Degassing of open-vent low-silica volcanoes

Palma Lizana, José Luis (2009). Degassing of open-vent low-silica volcanoes. PhD thesis The Open University.



Open-vent activity at volcanoes of low-silica composition, such as Stromboli (Italy), Villarrica (Chile), Mt. Erebus (Antarctica), is characterised by persistent passive gas emission and recurrent mild explosive outgassing. Four styles of bubble bursting activity have been recognised in such volcanoes: seething magma, small short-lived lava fountains, strombolian explosions and gas puffing. At Villarrica, one of the two case study volcanoes, seething magma consists of continual bursts of bubbles up to a few metres in diameter, with varying strength over the entire surface of the lava lake. Small lava fountains, seen as a vigorous extension of seething magma, commonly last 20-120 s and reach 10-40 m above the lava free-surface. Strombolian explosions can last for less than a second in a single bubble burst that erupts mainly bombs, as seen at the lava lake of Mt. Erebus and Villarrica volcanoes, or for more than 30 seconds accompanied by large amounts of ash, as seen at Stromboli and Mt. Etna volcanoes. At Stromboli, the second case study volcano, gas puffing consists of small but repetitive bubble bursts with a generally stable eruption frequency in the range 0.2-1.2 s-1. More vigorous explosive phenomena, such as hundreds-metres high lava fountains or very strong (paroxysmal) explosions, may occur during eruptions or episodes of elevated activity.

Correlations between seismicity and visual observations at Villarrica volcano indicate that the seismic tremor is mostly caused by explosive outgassing. Real-time Seismic Amplitude Measurements (RSAM) and SO2 emission rates (measured by FLYSPEC) show a very good positive linear correlation between periods of background and elevated activity. Higher SO2 emissions appear to be related to higher levels of the lava lake, stronger bubble bursting activity and changes in the morphology and texture of the crater floor. Background (low) levels of activity correspond to a lava lake located >80 m below the crater rim, small and/or blocky morphology of the roof, seismic amplitude (RSAM) lower than 25 units, few volcano-tectonic earthquakes, and daily averages of SO2 emission below 600 Mg d-1.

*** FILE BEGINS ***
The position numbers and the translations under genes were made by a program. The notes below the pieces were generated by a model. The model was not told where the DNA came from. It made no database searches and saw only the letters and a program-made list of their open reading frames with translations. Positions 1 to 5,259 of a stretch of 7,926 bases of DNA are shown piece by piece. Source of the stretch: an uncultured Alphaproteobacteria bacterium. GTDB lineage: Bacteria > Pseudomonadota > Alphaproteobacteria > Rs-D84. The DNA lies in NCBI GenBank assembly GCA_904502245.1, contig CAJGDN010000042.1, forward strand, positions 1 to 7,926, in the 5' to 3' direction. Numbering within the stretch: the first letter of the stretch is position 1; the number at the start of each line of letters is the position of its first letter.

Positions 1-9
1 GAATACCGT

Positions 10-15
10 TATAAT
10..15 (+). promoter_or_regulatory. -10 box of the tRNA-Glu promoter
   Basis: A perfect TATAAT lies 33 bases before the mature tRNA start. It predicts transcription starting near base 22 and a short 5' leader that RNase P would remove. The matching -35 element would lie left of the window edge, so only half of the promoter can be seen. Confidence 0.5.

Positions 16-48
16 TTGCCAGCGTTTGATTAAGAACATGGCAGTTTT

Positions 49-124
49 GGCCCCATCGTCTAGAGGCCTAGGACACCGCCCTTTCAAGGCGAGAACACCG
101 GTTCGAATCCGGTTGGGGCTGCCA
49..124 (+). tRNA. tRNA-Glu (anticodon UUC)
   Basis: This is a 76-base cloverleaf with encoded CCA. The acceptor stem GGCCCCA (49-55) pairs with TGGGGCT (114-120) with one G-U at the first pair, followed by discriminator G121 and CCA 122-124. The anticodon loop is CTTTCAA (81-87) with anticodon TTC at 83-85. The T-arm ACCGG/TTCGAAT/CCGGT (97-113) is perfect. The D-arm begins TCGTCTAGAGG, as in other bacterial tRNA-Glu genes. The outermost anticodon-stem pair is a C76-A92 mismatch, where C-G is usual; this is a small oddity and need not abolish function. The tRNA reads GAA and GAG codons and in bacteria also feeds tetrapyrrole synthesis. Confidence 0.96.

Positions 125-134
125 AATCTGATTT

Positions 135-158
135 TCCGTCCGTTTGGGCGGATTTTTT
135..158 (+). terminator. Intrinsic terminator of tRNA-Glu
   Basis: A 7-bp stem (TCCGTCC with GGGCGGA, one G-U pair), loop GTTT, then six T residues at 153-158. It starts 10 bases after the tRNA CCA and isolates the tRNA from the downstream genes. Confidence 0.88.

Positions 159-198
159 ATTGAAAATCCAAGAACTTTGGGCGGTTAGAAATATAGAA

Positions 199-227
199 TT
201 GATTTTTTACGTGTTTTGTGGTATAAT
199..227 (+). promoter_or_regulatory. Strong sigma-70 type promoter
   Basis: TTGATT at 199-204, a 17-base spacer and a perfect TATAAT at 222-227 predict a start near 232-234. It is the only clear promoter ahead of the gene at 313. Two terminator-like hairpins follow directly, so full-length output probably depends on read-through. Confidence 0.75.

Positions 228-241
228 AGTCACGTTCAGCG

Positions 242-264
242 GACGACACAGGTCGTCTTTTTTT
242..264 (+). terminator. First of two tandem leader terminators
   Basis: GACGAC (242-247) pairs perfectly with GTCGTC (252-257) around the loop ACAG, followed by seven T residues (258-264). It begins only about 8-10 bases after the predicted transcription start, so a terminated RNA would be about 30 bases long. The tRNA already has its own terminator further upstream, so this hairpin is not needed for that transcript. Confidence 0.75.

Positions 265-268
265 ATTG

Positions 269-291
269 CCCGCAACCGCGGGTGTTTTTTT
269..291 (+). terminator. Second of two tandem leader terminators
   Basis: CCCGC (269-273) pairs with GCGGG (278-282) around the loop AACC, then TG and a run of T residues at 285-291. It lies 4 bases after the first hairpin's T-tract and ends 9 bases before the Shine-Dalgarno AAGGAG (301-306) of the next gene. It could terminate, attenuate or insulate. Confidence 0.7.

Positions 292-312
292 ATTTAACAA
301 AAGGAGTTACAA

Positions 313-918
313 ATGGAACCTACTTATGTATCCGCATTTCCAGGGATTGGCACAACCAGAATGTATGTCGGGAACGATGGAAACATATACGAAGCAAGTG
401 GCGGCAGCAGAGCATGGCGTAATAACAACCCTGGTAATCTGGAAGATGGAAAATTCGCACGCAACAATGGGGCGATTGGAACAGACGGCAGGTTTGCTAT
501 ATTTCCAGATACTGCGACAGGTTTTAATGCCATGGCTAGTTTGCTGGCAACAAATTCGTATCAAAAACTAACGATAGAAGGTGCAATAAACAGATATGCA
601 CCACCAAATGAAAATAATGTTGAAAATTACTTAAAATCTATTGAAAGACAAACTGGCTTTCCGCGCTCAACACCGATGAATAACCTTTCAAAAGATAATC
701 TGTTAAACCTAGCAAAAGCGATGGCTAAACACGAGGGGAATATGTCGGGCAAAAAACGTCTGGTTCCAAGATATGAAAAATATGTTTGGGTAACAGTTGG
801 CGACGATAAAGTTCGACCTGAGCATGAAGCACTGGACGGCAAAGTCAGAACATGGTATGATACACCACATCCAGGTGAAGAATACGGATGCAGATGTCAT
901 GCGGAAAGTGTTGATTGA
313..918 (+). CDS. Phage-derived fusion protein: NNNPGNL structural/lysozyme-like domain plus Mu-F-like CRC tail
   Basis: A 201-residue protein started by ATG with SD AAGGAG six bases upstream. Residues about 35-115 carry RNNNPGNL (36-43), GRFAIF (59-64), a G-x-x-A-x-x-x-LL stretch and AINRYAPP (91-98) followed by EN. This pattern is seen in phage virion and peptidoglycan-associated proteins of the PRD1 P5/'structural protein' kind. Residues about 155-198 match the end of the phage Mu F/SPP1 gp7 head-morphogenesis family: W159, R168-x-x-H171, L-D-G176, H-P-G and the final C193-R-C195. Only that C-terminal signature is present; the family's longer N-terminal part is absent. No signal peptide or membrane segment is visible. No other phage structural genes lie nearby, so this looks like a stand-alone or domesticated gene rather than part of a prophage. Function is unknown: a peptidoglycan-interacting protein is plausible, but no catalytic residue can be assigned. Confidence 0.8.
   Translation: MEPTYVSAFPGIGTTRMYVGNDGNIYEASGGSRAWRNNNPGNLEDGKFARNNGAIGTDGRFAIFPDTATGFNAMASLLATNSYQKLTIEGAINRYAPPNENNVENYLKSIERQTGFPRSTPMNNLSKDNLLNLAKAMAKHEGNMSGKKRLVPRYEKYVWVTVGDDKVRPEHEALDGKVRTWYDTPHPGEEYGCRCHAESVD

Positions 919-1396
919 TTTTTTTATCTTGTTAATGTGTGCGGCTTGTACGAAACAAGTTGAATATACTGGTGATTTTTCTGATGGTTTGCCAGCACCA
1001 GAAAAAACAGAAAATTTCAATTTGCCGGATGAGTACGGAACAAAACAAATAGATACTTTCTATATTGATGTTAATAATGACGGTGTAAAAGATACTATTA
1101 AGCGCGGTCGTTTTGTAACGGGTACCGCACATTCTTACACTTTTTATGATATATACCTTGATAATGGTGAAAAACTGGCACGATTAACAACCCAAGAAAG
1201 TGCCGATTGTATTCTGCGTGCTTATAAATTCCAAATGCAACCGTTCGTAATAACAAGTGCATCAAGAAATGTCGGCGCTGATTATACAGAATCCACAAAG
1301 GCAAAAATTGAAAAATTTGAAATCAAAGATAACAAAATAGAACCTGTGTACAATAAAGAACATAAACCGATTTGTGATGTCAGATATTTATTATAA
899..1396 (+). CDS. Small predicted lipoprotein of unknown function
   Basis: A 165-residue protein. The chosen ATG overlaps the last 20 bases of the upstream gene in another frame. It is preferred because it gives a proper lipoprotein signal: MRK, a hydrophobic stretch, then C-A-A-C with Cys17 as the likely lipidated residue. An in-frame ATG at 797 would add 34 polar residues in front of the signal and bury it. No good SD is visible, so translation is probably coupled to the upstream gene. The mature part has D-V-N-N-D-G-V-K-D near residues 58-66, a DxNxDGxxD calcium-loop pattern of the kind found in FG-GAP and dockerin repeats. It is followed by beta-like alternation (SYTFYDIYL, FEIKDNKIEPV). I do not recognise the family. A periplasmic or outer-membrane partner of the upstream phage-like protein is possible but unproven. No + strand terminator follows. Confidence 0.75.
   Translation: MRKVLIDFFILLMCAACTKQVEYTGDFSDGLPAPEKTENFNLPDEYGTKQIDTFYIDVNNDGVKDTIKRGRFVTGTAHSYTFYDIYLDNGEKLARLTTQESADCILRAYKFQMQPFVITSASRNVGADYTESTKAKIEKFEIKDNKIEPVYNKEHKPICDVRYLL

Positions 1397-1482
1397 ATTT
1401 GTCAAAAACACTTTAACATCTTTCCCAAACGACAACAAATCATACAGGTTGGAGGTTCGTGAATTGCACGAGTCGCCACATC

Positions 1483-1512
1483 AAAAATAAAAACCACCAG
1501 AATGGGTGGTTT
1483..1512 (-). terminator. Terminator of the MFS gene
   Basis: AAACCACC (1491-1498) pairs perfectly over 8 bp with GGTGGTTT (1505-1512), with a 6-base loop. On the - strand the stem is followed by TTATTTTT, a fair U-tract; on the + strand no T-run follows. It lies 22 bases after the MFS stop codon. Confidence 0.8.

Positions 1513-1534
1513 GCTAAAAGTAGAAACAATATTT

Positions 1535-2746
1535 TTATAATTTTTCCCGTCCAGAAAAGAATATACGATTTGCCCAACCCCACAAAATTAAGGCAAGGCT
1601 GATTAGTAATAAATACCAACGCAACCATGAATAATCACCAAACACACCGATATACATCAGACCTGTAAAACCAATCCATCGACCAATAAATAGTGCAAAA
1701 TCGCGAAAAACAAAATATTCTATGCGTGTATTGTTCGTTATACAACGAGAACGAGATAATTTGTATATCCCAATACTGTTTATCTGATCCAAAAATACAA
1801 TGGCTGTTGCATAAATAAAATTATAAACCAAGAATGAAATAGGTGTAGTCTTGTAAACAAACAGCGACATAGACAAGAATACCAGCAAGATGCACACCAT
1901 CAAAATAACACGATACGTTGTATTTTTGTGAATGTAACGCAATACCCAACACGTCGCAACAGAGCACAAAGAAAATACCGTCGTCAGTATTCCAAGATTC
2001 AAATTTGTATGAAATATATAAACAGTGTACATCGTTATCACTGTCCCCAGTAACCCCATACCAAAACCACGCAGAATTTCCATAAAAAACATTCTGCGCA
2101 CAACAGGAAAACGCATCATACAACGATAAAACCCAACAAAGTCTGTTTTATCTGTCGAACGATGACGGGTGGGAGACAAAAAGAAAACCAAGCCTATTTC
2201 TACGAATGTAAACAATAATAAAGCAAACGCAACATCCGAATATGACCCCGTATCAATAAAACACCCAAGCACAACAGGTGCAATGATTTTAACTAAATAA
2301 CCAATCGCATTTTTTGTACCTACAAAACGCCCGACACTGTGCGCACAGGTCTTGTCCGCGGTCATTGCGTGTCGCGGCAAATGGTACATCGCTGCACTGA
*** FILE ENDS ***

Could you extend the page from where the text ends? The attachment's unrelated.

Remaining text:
Convection of magma in the narrow conduits of the plumbing system can explain the sustained degassing with negligible effusion of lava, while supporting the variable outgassing styles at open-vent volcanoes. Theoretical analysis and laboratory experiments carried out with immiscible fluids in vertical and inclined pipes, constrain the convection in terms of a 'flux coefficient' that depends on the viscosity ratio between the liquids, flow regime, angle of inclination of the pipe, and position of the interface between the fluids. Prediction of the flux coefficient is possible within an acceptable range of error. Application of this model to Villarrica and Stromboli volcanoes, along with the analysis of the physical properties of the magma and gas data collated from the literature, allow the estimation of two parameters that constrain the dimensions of the convection: the magma flow rate and equivalent radius. Magma degassing at Villarrica is characterised by the ascent of a relatively degassed magma. Most of the gas exsolves at shallow levels in the system, leading to continuous bubble bursting activity at the lava lake. At Stromboli. magma degassing takes place in an inclined dyke (or dykes). Within this geometry. magma convection adopts a stratified regime of the gas-rich magma overlying the degassed melt, which favours coalescence of bubbles and an efficient convection. Interconnected conduits at the uppermost part of the system constrain the release of the large gas slugs observed during strombolian explosions.

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